NSA, GCHQ scour Angry Birds, phone apps for compromising info on users
The US National Security Agency and its UK counterpart, GCHQ, have the ability to harvest sensitive personal data from phone apps that transmit users’ data across the web, such as the extremely popular Angry Birds game.
Along with obtaining information about the specific dimensions and model of an individual’s iPhone or Android, the intelligence agencies are also able to acquire details on that person’s age, gender, and location. Details about a user’s political affiliation, sexual orientation, and how promiscuous they are may also be vulnerable.
This information – which was revealed in dozens of top secret documents provided by NSA whistleblower Edward Snowden – was first reported Monday by the Guardian in partnership with the New York Times and ProPublica.
Both the NSA and GCHQ are able to “piggyback” on third party advertisements that a user unwittingly brings onto their device when they first download an app. Those ads, along with geolocation information embedded in images a user uploads to a social media site like Facebook and Twitter, essentially pinpoints where an individual is in the world.
The slides published Monday by the Guardian also show that the intelligence behemoths can glean a person’s home country, current location, age, gender, zip code, marital status – with “single,” “married,” “divorced,” “swinger,” and more among the options – income, ethnicity, sexual orientation, education level, and number of children.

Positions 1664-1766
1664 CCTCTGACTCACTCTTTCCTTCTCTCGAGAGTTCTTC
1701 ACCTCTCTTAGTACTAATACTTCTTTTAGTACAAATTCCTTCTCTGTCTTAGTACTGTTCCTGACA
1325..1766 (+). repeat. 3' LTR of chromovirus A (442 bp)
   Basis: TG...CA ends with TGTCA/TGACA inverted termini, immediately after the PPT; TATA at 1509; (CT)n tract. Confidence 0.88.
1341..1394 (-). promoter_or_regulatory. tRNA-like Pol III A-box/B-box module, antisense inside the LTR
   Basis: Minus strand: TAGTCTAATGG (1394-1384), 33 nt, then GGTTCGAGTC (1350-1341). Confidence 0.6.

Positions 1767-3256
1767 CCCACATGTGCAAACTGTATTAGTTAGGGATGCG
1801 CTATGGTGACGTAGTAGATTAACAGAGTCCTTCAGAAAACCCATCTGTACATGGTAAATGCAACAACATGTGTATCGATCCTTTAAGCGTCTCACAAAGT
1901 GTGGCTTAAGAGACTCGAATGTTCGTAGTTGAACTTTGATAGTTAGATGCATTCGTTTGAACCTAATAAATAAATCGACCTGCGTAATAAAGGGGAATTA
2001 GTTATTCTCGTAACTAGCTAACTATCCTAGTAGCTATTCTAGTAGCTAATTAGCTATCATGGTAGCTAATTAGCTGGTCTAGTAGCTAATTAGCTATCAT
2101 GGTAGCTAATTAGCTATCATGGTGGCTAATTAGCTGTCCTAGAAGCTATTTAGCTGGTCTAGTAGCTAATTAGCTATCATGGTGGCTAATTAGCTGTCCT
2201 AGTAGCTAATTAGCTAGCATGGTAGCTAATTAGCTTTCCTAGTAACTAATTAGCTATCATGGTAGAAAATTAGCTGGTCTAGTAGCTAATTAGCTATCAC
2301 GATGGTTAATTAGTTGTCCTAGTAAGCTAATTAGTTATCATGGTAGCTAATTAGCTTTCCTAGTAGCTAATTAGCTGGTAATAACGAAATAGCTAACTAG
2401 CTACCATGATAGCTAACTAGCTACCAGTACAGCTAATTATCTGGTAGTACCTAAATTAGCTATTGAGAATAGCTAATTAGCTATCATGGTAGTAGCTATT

A more sophisticated effort collects location information by intercepting Google map queries from smartphones. It was deemed to be so successful that GCHQ noted in a 2008 document that it “effectively means that anyone using Google maps on a smartphone is working in support of a GCHQ system.”
Scooping up data from apps allows the agencies to gather large quantities of mobile phone data from their existing mass surveillance tools rather than hacking into individual mobile handsets.
Tapping into phone information is a high priority effort for the agencies, as terrorists and other intelligence targets often use mobile phones to plan illegal activities.
One effort by GCHQ and the NSA consists of a database that
geolocates every mobile phone mast in the world. This allows the
agencies to gather the mast ID used with any handset, thus giving
them a rough location for a particular phone.
The latest disclosures add to the public’s concern about how spy agencies and the technology sector use information, particularly outside the US where people have fewer privacy protections than Americans. However, the NSA says it only deploys its capabilities against “valid foreign intelligence agencies” and does not target Americans.
The Washington Post reported in December that the NSA was making use of ‘cookies’ – an online tool which allows internet advertisers to track consumers. The report said that cookies, along with location data, were being used by the agency to“pinpoint targets for government hacking” and “bolster surveillance.”
Although cookies provide much vaguer information than what is available through phone apps, a 2010 GCHQ document reveals that they have become extremely important to intelligence agencies.
But it’s the actual phone handset that remains of paramount importance. GCHQ’s tools against smartphones are named after characters in ‘The Smurfs’ cartoon. The ability to make a phone’s microphone ‘hot’ – in order to listen to conversations – is known as “Nosey Smurf.” The sophisticated geolocation ability is called “Tracker Smurf.” Power management – the ability to activate a phone that is turned off – is known as “Dreamy Smurf.” The spyware’s self-hiding capabilities are called “Paranoid Smurf.”